Toddler's dependence takes enjoyment out of nursing

My son is 13 months old. He has just recently become seemingly dependent on my breasts. He puts his hand down my shirt, tries to lift my shirt, is inconsolable in the morning if his dad gets up with him and we don't nurse right away. We are planning to go away for a week when he is 17 months old, so I'd planned to wean him this summer. Is this new found dependence a result of his age? I only nurse him in the morning and one more time (either afternoon nap or before bedtime). His dependence is causing me to feel annoyed and not enjoy nursing.


Debbi Donovan

Debbi Donovan is a Board Certified Lactation Consultant, as well as a retired La Leche League Leader. For more than a decade, Debbi... Read more

If you are at the point where the nursing relationship that you have with your child is no longer fulfilling, and in fact has become very frustrating, it is time to make some changes.

First and foremost, the question to ask yourself is, "do I really want to continue to breastfeed?". If the answer is yes, I would recommend working on the behavior that bothers you. Is your little guy putting his hand down your shirt and asking to nurse at inappropriate times throughout the day? This is not an uncommon behavior for toddlers who haven't yet figured out just what is socially acceptable and what is not.

Set limits. Let your child know lovingly and in very simple terms that you are not happy with this type of behavior. Your child may simply be asking for more attention.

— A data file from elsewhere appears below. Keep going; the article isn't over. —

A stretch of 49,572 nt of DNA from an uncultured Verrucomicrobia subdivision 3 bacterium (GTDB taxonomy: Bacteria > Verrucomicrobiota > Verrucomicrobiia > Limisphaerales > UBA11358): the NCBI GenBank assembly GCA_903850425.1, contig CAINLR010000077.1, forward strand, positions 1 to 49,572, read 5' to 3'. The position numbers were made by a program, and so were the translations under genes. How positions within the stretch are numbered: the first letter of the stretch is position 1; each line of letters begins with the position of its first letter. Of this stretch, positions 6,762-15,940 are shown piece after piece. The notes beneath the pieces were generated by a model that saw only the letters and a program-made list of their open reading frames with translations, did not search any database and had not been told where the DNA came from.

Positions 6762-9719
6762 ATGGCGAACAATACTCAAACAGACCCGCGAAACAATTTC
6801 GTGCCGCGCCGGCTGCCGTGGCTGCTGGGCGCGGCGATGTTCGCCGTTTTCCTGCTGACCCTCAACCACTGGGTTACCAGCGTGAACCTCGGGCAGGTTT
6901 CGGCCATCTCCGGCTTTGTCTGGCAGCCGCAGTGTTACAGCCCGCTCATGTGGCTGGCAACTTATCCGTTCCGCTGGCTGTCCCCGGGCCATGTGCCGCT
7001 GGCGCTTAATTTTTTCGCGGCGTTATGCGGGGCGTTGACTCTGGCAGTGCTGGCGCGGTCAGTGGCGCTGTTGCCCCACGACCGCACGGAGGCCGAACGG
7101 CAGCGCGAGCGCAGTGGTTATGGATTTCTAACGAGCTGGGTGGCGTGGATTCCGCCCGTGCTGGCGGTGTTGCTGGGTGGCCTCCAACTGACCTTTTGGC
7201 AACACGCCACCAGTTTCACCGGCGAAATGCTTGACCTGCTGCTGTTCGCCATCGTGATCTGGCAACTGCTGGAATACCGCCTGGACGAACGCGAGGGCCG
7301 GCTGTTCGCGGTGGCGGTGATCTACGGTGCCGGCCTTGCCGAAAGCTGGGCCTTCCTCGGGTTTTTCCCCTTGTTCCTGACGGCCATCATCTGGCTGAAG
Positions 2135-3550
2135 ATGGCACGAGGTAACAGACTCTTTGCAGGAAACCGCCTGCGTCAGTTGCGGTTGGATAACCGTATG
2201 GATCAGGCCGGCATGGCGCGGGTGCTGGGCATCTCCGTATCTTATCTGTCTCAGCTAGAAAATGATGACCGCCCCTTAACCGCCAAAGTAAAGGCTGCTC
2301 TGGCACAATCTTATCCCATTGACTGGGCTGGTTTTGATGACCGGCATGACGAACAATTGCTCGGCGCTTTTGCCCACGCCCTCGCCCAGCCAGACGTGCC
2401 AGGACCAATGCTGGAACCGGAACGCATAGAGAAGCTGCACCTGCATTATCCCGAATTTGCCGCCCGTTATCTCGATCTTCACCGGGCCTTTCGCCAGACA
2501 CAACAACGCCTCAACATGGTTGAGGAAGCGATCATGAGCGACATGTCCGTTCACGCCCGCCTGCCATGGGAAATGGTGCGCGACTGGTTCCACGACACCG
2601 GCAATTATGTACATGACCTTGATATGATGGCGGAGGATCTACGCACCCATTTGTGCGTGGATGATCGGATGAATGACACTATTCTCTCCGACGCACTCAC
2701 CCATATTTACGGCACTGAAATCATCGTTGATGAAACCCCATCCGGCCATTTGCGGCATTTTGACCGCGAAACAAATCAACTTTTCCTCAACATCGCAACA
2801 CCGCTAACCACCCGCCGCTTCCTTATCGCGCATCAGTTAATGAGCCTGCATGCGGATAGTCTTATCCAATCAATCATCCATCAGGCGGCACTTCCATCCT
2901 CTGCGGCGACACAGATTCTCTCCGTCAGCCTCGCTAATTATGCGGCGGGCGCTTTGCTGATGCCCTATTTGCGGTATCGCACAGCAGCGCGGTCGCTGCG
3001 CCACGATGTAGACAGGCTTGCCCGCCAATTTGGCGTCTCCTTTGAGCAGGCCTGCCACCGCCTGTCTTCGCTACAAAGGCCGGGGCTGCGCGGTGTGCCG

Whether you decide to work on correcting the behavior or begin to wean your baby from his remaining two feeds, I would recommend scheduling in more concentrated mom-baby (and dad-baby) time. Your little one still needs lots of cuddling and hugs, and would probably love to sit on your lap and look at a story book, go outside and take a walk around your neighborhood, or sit with you to enjoy a snack. You might want to make a list of interesting ways to spend your time together. Lots of one-on-one time may be just what he is looking for. This may be enough to cause his more demanding behaviors to decrease. Both a mother and a father can comfort a baby or a toddler. Though it can be frustrating in the beginning for husbands, when they just don't seem to have what baby wants (breasts), it is a skill that ultimately is very rewarding. Mothers also appreciate the much needed break. Very best wishes in mothering!

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